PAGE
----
Challenging the Feres Doctrine: Sexual Assault in the Military

by | April 5, 2024 | Criminal/Sexual Violence

Members of the military make incredible sacrifices every day in the service of our country. They place their lives on the line in combat, endure lengthy deployments away from their families and engage in physically grueling labor. Service members expect those hardships when they enlist. What they don’t expect is that sexual assault is a significant risk for those in the military.

A Case Against Dr. Michael Stockin and the U.S. Army

I currently represent eleven current and former Army servicemen in their civil claims against the Army. All of their claims arise out of being sexually abused by Dr. Michael Stockin in the course of purported medical examinations at Madigan Army Medical Center in Washington. In February 2024, Dr. Stockin was arraigned on criminal charges stemming from the sexual abuse of 41 patients. While that number is shocking, the total number of victims may exceed one hundred. There is little doubt that this is the largest sexual abuse scandal the Army has ever faced. Dr. Stockin will be held accountable in the criminal proceedings, but the Army must also be held accountable for its negligence in failing to prevent or stop Dr. Stockin’s predatory conduct.

The Pervasiveness of Sexual Assault in the Military

Although there have been few sexual abuse cases of the magnitude of Dr. Stockin’s, the reality is that military sexual assault is on the rise. According to U.S. Department of Defense Annual Reports, in 2020, servicemembers reported 6,290 incidents of sexual assault, a more than 120% increase from the number of reports in 2015. Between 2021 and 2022, the number of reports rose to 8,942. Given the vast number of sexual assaults that go unreported, the actual number is likely far higher.

Although military sexual assault is a pervasive problem, there are limited avenues of redress for servicemembers who are sexually assaulted. If a civilian is sexually assaulted by a government employee, the civilian can sue the government for negligence under the Federal Tort Claims Act (FTCA). However, servicemembers are generally denied that same right because of something known as the Feres doctrine.

The Limitations Imposed by Feres v. United States

In 1950, in the case of Feres v. United States, the United States Supreme Court ruled that servicemembers are barred from bringing claims under the FTCA for all “injuries [that are] incident to service.” In the decades since, Feres has been used to prevent servicemembers from seeking civil relief for almost all tort claims, even those stemming from events outside the performance of their military duties. Most shockingly, Feres has been used as an almost impenetrable bar to keep servicemembers from bringing sexual assault claims. For years, advocates, including Supreme Court Justices, have been asking, “how can sexual assault be incident to service?”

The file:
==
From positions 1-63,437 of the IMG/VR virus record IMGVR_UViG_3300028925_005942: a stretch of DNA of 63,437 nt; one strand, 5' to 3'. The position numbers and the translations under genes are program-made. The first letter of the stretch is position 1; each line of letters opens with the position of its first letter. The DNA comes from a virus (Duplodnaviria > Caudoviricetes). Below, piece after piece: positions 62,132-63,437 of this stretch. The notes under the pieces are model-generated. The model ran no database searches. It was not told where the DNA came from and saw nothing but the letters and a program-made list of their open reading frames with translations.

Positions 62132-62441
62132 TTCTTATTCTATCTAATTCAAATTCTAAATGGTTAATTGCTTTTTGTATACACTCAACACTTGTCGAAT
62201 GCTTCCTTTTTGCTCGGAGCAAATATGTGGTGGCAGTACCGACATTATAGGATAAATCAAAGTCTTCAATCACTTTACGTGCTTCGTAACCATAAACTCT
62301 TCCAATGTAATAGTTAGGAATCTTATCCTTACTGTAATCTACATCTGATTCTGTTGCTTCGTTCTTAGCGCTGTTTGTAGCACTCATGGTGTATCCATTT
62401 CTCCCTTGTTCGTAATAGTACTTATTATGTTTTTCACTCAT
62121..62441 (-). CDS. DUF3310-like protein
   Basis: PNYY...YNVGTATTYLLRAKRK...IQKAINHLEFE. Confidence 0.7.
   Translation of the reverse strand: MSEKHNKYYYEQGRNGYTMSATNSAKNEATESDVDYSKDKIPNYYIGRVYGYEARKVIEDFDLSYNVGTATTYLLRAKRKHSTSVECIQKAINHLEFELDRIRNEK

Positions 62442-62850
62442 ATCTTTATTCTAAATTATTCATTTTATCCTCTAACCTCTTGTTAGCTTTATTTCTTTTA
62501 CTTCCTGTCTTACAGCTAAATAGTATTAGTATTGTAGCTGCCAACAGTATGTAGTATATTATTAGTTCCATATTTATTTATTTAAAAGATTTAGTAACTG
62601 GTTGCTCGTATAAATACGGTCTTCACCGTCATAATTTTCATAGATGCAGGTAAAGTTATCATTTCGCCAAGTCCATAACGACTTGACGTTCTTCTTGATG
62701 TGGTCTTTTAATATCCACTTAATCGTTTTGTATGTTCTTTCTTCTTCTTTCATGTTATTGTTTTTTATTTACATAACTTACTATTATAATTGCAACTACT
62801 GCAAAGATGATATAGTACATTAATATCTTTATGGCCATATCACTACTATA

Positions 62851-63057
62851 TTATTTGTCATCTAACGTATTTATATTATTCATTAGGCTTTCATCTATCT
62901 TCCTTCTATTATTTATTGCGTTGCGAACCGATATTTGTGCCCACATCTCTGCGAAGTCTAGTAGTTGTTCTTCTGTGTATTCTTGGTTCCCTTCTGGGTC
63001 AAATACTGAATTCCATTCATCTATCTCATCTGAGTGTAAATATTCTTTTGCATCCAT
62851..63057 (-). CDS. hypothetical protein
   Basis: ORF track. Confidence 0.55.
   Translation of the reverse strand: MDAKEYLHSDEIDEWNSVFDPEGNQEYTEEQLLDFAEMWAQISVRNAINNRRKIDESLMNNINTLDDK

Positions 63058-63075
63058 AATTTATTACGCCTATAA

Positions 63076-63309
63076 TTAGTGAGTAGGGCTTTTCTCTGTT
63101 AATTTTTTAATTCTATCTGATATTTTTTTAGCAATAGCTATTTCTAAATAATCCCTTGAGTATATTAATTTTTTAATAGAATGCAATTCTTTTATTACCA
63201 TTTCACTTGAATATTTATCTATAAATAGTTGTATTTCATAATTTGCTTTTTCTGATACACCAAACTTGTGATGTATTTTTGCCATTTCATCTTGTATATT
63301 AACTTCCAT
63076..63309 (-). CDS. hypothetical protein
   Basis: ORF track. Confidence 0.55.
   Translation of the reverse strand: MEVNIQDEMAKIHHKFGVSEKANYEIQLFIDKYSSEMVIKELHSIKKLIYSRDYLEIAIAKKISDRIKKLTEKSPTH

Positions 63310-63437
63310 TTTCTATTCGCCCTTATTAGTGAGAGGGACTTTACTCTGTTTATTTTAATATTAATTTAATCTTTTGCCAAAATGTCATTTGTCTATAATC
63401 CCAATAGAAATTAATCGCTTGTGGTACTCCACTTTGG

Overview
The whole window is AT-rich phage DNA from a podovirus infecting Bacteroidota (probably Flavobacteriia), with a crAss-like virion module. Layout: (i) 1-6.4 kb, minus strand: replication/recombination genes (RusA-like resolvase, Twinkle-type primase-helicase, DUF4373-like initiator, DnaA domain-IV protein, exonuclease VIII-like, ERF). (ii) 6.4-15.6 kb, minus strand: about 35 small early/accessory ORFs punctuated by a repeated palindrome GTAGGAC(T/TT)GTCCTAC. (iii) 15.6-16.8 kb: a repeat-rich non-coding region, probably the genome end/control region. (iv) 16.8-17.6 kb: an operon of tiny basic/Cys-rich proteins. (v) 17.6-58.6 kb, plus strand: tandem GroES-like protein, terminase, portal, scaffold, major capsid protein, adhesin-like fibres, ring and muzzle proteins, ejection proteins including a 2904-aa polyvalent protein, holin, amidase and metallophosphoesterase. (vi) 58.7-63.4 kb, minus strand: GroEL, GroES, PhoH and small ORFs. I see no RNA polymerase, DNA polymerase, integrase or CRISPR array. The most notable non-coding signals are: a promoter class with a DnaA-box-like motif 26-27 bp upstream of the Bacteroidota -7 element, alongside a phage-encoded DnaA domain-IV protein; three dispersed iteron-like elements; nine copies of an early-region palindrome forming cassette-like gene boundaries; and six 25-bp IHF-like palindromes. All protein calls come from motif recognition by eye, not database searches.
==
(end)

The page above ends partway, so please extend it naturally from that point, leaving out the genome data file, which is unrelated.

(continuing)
New Hope for Victims of Sexual Abuse in the Military

The chance of success for servicemembers bringing civil sexual assault claims has historically been bleak. However, in 2022, the Ninth Circuit Court of Appeals provided a glimmer of hope that the tides may be changing. In Spletstoser v. Hyten, a former colonel alleged that she was raped by a general. When she tried to seek civil redress, the United States sought to dismiss her claims arguing that the Feres doctrine barred her lawsuit. The case ultimately made its way to the Ninth Circuit Court of Appeals, which ruled that the case should be allowed to proceed because sexual assault cannot be considered “incident to service.” While the legal landscape under Feres continues to be challenging, the Speltstoser ruling provides a path forward to holding the military accountable for the sexual assault of servicemembers.

Using Spletstoser as a foundation, I am vigorously advocating on behalf of my clients who were victimized by Dr. Stockin. I have brought these cases because I firmly believe that servicemembers deserve the same justice that civilian sexual assault survivors are entitled to.

Read more on Christine Dunn’s 20th Anniversary Reflection Piece.